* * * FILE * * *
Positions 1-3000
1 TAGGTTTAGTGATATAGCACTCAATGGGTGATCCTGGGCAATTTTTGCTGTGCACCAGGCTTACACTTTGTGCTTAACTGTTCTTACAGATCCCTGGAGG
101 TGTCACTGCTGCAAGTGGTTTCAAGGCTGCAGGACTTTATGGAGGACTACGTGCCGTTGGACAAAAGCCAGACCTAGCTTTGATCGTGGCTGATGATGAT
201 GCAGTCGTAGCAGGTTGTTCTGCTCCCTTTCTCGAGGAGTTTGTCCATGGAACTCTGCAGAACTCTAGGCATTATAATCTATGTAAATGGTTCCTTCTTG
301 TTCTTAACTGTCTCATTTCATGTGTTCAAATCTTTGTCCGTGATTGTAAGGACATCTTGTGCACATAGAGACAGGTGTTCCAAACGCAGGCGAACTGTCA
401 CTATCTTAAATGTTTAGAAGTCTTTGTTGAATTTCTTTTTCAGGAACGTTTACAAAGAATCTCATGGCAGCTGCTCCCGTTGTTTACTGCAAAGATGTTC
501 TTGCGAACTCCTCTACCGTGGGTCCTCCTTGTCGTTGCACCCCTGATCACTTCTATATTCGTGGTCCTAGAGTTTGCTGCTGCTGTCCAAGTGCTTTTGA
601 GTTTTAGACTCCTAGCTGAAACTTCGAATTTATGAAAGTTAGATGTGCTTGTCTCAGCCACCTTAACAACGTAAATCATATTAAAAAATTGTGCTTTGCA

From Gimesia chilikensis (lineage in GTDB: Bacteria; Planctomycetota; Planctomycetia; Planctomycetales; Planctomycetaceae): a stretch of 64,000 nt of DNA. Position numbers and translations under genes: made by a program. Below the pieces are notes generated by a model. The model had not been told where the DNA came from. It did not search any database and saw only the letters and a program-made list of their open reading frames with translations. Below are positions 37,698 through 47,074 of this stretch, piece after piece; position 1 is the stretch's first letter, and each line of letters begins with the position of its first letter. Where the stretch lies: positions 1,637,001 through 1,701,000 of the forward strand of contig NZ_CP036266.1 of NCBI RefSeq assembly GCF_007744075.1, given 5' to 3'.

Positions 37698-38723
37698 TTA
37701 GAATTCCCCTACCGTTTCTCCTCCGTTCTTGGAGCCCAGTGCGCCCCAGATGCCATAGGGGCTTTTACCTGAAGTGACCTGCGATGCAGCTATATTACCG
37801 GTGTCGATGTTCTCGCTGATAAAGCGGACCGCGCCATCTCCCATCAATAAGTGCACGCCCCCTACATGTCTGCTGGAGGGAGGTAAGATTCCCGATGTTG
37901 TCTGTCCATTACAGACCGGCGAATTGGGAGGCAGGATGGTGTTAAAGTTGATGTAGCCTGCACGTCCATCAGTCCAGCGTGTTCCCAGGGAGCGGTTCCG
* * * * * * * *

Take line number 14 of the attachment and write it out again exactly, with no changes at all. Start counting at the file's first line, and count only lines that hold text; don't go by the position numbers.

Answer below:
37901 TCTGTCCATTACAGACCGGCGAATTGGGAGGCAGGATGGTGTTAAAGTTGATGTAGCCTGCACGTCCATCAGTCCAGCGTGTTCCCAGGGAGCGGTTCCG